So, I endlessly entertained myself by wondering how I’d respond if I were more than what people saw in front of them. While they laughed at my exterior–my thick glasses, my trips-n-falls, my obvious penchant for chewing on wood–what if my interior contained so much of the unexpected that if they knew, they wouldn’t know which emotion to express? What if I possessed more than they could process, so I just held it all in?
When I’d get pushed or hit, what if I could have hit back and hurt them, but I chose not to? When we were all walking back from somewhere and the kids would, as a collective, tell me not to walk with them, what if I could have flown past them on that dirt road, swirling dust in their eyes, but I chose not to? When the girl I liked laughed when the other three boys teased me (because they liked her, too), what if I could’ve quieted them all down by silently floating a foot off the ground and bending a desk into a knot, but I chose not to?
I assume it’s natural to feel that way. It makes sense, because there is always more worth and dignity and strength inside of each of us than can be glanced at or mocked on the outside. However, that’s not what I learned from Superman. It wasn’t that he had all these powers and abilities, yet chose not to harm others with them; it was that even though he was literally light years beyond everyone’s perception, he didn’t want to lord over others or laud himself. In my hypothetical life of hidden identity, that was what I gleaned from the Metropolis Marvel. I didn’t want to react. I didn’t want to hit, kick dust in eyes, or even be impressive. I never wanted to flaunt the super-ness. Truth be told, if I had shown my stuff in any mental scenario, it’d have been because I just wanted people to get past themselves and stop the idiocy.
When I’d listen to my parents argue through the vent in the wall between our bedrooms, I always fantasized about stepping out of my window, hovering in front of theirs, and tap-tapping them out of the argument and in to something else, something bigger, something better. Part of me thought that if I could harness the sun, then I might save their marriage.
Even as an adult, I have something inside that wishes I could be all things to all men. I fantasize that, being faster than a bullet, I could blur the world, helping family, friends, victims, and villains, consistently maintaining a balance that the entire world says is impossible, yet sees with its own eyes. That’s what the hero does. The hero lifts off and touches down in peace, bringing peace, leaving peace, instilling peace. The hero doesn’t leave a second of doubt in people’s hearts as to whether or not good exists in this world. The hero stops explosions. The hero bears everything, believes everything, hopes everything, and endures everything. That’s the hero I’d want to be.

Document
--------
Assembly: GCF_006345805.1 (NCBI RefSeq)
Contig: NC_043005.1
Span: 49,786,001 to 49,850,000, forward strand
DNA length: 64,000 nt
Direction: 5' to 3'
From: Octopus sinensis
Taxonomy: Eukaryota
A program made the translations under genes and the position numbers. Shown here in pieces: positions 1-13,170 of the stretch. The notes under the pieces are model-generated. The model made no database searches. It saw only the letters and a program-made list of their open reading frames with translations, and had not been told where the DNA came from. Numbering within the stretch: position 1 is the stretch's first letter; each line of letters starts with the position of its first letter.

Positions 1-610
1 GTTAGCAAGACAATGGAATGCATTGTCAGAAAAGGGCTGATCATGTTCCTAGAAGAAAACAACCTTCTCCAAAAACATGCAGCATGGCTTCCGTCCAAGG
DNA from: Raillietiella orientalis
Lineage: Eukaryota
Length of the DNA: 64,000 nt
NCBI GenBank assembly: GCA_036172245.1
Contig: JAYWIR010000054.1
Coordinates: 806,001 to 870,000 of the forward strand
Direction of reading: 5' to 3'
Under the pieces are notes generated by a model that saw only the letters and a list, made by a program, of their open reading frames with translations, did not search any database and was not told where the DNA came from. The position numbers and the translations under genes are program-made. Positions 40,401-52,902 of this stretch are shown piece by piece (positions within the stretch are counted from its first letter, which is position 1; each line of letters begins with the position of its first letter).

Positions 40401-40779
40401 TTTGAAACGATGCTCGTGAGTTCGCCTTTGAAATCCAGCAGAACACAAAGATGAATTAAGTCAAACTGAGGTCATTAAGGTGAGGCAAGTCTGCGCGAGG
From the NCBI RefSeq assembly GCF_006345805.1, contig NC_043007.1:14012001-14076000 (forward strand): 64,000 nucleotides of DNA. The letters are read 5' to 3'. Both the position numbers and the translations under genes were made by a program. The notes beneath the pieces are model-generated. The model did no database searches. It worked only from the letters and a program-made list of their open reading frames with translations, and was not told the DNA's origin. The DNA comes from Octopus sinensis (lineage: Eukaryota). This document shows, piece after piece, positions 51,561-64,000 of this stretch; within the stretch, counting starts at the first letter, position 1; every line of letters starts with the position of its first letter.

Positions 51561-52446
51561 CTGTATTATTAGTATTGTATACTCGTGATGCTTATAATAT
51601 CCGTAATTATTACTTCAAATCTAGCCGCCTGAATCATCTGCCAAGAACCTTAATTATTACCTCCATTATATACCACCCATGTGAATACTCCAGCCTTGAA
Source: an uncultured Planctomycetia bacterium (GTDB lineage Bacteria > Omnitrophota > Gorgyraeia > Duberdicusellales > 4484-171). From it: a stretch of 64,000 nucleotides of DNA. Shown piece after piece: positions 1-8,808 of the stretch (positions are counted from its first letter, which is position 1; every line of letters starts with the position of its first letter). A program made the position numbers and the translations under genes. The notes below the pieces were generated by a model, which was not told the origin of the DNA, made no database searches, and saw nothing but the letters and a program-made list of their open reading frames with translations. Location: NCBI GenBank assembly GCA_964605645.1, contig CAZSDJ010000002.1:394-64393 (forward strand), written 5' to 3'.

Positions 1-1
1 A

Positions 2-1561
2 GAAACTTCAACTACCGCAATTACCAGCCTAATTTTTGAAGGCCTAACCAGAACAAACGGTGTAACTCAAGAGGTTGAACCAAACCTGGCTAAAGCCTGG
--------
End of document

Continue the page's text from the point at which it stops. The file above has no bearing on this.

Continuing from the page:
Because, in that alternate universe, the one where I join the hero, so do you. People change. They follow suit, even if it is made of spandex. From the onset, that’s what I always found in Superman and wanted for myself. No one was left unaffected. In that possible world, the scrawny and the bully, the beautiful and the broken, they all squint upward, crane their necks, and rise. They join the hero in the sun.
And that hero is nowhere to be found in BVAFM.
All plot holes aside, all poor script writing aside, all good and bad aside, I left the theater sad that my hero was absent in this generation. Angry Flying Man always crashes down and sonic booms away. He grimaces, he’s grizzled. He’s pouty, whiney, and distractible. He seriously considers not helping those in need. He’s told by his parents that he should maybe let people die instead of help them. I used to want us to be like him, but now he seems a bit too much like us. I am sad for this generation of youth–bullies and beever-toothed alike–because they don’t have what I had. That is sad. Every kid, even a 38-year-old one, needs an emblem, a symbol, a shield, a hero, not just to look to, but to aspire to be, to follow. Everyone needs a constant reminder that we’re bigger, grander, and stronger that we all give each other credit for. We can’t forget that we come from here and from elsewhere.
There are multiple theological threads and conclusions that could be drawn in this, but Faraci and Schmitz already did that for us. What can you take away from this article? I’d say probably only two things.
- Go ahead and see Snyder’s film, but know that Superman is not in it.
- Someday, one of these days, you might see me flying by, on to the next thing. When that happens, stop what you’re doing, face the sun, take a breath, and get those toes off the ground.